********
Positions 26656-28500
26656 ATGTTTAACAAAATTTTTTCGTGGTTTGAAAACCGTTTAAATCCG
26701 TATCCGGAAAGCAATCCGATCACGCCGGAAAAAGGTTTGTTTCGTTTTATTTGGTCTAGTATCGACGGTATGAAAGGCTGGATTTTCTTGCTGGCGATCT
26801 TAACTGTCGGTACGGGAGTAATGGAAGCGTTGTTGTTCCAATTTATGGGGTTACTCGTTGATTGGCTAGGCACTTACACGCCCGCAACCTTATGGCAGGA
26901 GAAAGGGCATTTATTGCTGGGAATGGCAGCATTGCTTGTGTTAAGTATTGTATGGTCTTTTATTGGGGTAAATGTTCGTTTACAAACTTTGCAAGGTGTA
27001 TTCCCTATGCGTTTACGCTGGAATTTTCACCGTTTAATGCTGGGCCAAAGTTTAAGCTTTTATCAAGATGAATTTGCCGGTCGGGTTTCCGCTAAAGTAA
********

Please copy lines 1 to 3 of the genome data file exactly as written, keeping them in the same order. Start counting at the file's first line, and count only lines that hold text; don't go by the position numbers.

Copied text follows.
Positions 26656-28500
26656 ATGTTTAACAAAATTTTTTCGTGGTTTGAAAACCGTTTAAATCCG
26701 TATCCGGAAAGCAATCCGATCACGCCGGAAAAAGGTTTGTTTCGTTTTATTTGGTCTAGTATCGACGGTATGAAAGGCTGGATTTTCTTGCTGGCGATCT